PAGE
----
It's motorsports; shit happens. The organizers were quick to clear the road and return the race to normal.

Speaking of batteries: the X-Pro2 chews on them like nobodys business. This is a source of frustration, in a fast paced shooting: definitely have a few at hand and on easy reach, at all times. A main issue is that, although the battery meter is more accurate now, this is true only for original batteries. Aftermarket batteries just die out when empty, and this happens almost without warning.  I managed to empty four batteries, two originals and two aftermarket, in the course of this shooting. This included more than 1400 clicks, all in fast burst mode, and some chimping now and then. Naturally, I never turned off the camera, except to change batteries or cards. Also, since cars launch at the rate of one every one, or half, minute, you can understand the camera never got to sleep mode.  Come to think about it, this was not an altogether bad performance overall, although worse than the older X-cameras. The trouble is, the X-Pro2 can't take a battery grip, which would offer at least some confidence. Just be ultra watchful on the battery meter and optimally use original batteries for critical tasks.

A final thing I'd like to mention is that of the OVF, with a telephoto lens and action. Mathieu, from Mirrorlessons.com, published an interesting article on using the OVF with the 100-400mm and birds in flight. I tried this with (the much larger!) cars, and, indeed, it works quite well. The main advantage being, that you are able to see the subject entering your frame and can act accordingly. This is much like the fighter-pilot paradigm I mentioned above. Also, of course, no blackouts whatsoever. The main concept is, being confident in the AF, because you can't really see the focus points very well (especially in bright sunlight). But I'd encourage everyone to try this: it's a very valid option.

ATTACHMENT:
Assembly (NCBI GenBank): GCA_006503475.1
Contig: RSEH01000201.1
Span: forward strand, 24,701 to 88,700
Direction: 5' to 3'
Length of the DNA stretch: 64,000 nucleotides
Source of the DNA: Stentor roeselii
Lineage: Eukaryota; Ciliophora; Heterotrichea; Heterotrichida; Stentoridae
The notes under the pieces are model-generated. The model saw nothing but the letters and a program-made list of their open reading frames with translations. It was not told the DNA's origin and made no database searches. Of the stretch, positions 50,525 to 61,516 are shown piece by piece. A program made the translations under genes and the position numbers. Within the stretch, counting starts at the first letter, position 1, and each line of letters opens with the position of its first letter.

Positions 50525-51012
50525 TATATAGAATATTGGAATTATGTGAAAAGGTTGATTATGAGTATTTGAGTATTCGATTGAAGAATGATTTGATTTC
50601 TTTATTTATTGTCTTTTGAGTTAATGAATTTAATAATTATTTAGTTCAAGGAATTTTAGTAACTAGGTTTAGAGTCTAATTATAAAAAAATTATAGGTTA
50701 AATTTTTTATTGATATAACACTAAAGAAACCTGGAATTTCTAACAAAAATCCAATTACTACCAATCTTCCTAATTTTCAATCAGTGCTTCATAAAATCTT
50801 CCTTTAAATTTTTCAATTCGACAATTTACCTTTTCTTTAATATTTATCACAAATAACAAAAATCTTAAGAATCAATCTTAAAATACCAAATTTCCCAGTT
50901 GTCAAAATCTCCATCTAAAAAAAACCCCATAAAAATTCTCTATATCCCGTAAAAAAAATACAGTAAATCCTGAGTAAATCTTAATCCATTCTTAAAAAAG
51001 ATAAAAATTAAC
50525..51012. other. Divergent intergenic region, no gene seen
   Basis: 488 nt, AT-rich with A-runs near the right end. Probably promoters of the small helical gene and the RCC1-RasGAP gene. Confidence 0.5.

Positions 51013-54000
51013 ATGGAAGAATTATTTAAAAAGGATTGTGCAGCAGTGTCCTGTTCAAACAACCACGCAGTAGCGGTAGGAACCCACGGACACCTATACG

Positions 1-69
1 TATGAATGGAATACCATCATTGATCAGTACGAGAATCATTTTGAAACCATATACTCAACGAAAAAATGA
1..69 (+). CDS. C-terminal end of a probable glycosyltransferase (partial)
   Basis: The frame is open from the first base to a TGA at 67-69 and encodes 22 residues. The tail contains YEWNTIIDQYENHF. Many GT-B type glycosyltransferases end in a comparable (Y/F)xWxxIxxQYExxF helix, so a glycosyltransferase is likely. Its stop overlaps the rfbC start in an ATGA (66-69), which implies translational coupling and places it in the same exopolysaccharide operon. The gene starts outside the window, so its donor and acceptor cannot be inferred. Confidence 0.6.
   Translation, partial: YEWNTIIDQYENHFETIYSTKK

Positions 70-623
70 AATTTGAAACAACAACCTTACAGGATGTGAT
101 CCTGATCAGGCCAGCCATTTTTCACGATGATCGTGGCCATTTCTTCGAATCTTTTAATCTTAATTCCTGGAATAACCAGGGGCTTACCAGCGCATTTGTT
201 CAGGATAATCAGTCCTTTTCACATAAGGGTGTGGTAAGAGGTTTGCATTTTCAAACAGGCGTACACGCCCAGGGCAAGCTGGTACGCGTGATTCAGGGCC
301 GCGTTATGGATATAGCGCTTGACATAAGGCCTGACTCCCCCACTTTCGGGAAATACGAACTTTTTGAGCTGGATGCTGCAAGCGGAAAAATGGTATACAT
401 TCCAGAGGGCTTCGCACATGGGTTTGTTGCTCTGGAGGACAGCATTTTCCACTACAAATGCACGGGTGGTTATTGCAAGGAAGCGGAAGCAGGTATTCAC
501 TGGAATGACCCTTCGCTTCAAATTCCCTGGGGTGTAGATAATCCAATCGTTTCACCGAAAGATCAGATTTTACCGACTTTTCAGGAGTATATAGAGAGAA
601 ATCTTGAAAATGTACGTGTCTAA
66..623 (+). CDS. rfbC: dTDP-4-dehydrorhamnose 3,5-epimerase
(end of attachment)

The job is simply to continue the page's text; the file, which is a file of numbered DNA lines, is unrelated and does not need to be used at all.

In closing this review, I'd like to emphasize that all my comments on the camera/lens/converter combo are related to the specific scenario, in other words, racecars. I don't shoot birds, either literally or figuratively, and I'd suppose other rules and disciplines apply. My experience with this type of shooting and the X-Pro2 (which will continue soon, since the Acropolis Rally comes to Greece in a couple of weeks), justifies previous assumptions I made about mirrorless performance with moving subjects: a faster processor is one critical element, better software routines is another. The X-Pro2 has both over previous X-cameras, thus achieving improved performance. Which raises high hopes for the X-T2, for all those that hope to, once and for all, replace their DSLR, for action shooting.

Here is a small gallery from the race, which I hope you enjoy. I used Velvia film simulation (because, why not, and racecars look hot in larger than life colors). Photos are OOC JPEGs, with minor adjustments for exposure, a bit of extra sharpening in some cases, and usually cropping (which you can do rather aggressively having the luxury of 50% more megapixels in the X-Pro2).